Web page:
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Assessment of patient safety and the efficiency of facility utilizationfollowing simplified ultra-rapid intravenous infusion of hepatitis B immunoglobulin in a high-volume liver transplantation center
Ann Hepatobiliary Pancreat Surg 2019 May;23(2):128-32
Published online May 31, 2019;
Copyright © 2019 Korean Association of Hepato-Biliary-Pancreatic Surgery.

I-Ji Jeong1, Shin Hwang1,2, Dong-Hwan Jung1, Gi-Won Song1, Gil-Chun Park1, Chul-Soo Ahn1, Deok-Bog Moon1, Ki-Hun Kim1, Tae-Yong Ha1, Hea-Seon Ha2, Jung-Ja Hong2, In-Ok Kim2, Sung-Gyu Lee1

1Division of Hepatobiliary Surgery and Liver Transplantation, Department of Surgery, Asan Medical Center, University of Ulsan College of Medicine, 2Organ Transplantation Center, Asan Medical Center, Seoul, Korea
Received March 7, 2019; Revised March 12, 2019; Accepted March 15, 2019.
This is an Open Access article distributed under the terms of the Creative Commons Attribution Non-Commercial License ( which permits unrestricted non-commercial use, distribution, and reproduction in any medium, provided the original work is properly cited.
Backgrounds/Aims: This study intended to evaluate patient safety and efficiency of facility utilization following simplified ultra-rapid intravenous infusion of hepatitis B immunoglobulin (HBIG) in recipients of hepatitis B virus-associated adult liver transplantation (LT), who visited our outpatient clinic.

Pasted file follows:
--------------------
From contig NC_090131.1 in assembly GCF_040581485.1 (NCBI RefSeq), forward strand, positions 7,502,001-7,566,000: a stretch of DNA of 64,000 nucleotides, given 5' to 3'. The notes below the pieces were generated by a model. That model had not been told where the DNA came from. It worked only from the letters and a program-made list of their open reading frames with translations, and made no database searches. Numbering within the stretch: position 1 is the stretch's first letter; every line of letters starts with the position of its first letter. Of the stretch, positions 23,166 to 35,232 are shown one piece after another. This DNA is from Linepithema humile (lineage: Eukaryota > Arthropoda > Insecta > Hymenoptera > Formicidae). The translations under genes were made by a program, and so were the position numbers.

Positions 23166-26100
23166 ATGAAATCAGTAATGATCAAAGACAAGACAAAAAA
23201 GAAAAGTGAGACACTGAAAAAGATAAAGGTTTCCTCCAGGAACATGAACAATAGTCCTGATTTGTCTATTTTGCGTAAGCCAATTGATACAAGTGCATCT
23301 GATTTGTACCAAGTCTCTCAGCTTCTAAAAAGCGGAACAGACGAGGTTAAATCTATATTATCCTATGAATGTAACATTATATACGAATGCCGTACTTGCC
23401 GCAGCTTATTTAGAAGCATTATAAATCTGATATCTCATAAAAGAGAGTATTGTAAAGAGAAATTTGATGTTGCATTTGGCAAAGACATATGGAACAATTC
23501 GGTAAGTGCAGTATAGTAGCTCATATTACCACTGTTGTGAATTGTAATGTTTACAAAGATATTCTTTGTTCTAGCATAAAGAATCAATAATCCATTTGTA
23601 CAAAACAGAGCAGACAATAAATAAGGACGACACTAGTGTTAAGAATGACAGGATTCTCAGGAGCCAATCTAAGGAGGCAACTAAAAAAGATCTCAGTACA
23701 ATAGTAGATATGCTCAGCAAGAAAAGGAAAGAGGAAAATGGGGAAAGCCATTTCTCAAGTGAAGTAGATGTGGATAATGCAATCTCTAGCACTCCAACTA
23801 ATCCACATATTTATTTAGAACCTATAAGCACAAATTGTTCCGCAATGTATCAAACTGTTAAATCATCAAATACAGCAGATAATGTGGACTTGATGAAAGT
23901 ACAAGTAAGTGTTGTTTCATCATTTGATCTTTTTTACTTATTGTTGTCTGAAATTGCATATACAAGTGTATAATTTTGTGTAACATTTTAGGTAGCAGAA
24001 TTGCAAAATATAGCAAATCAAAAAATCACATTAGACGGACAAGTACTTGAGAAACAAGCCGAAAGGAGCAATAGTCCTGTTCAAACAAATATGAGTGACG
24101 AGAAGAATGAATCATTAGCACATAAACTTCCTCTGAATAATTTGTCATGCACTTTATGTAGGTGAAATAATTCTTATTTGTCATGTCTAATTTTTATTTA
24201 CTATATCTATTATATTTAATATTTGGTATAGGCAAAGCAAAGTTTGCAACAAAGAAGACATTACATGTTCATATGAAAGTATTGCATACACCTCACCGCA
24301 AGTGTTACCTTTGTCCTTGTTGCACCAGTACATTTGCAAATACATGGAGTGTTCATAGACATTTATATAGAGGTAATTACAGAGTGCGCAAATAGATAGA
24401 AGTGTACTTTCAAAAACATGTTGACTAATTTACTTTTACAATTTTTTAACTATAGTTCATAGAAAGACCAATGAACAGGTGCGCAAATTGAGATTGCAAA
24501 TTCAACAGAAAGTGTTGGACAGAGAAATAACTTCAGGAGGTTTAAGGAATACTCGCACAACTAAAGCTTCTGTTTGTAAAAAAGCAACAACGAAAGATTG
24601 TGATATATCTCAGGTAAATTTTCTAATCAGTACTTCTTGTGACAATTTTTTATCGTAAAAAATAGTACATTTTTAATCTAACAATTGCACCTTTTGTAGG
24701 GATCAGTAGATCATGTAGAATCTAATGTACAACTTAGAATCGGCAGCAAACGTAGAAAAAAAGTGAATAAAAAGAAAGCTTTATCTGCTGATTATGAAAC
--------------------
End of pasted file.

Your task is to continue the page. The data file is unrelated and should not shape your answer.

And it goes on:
Methods: Our simplified ultra-rapid infusion protocol was to directly infuse 50 ml volume of 10,000 IU HBIG for 20-25 minutes on an ambulatory basis. The incidence of adverse side-effects and the efficiency of facility utilization were assessed retrospectively.
Results: A total of 1,513 patients received 12,472 sessions of HBIG infusion according to simplified ultra-rapid infusion method. Of these, 1,172 patients were converted from conventional ultra-rapid infusion method, and received 8,352 sessions of HBIG infusion for 18 months (mean 7.1 times; 4.8 times per year). The remaining 341 de novo patients received 4,120 sessions of HBIG infusion for 18 months (mean 12.1 times; 8.1 times per year). None of these patients experienced any adverse side-effects following the simplified ultra-rapid infusion. The maximal capacity of HBIG infusion sessions at the injection facility of our outpatient clinic was increased from 65-70 sessions to 80 sessions, after introduction of simplified ultra-rapid infusion method. Mean trough anti-HBs titer was lower, and mean interval of HBIG infusion was longer in the combination therapy group compared with HBIG monotherapy group.
Conclusions: Our high-volume study indicates that in nearly all LT recipients, rapid infusion of highly purified HBIG within 30 minutes was well-tolerated. This suggests that it would be reasonable to perform simplified ultra-rapid infusion protocol widely for patient convenience.
Keywords : Hepatitis B immunoglobulin; Hepatitis B virus; Prophylaxis; Liver transplantation


November 2019, 23 (4)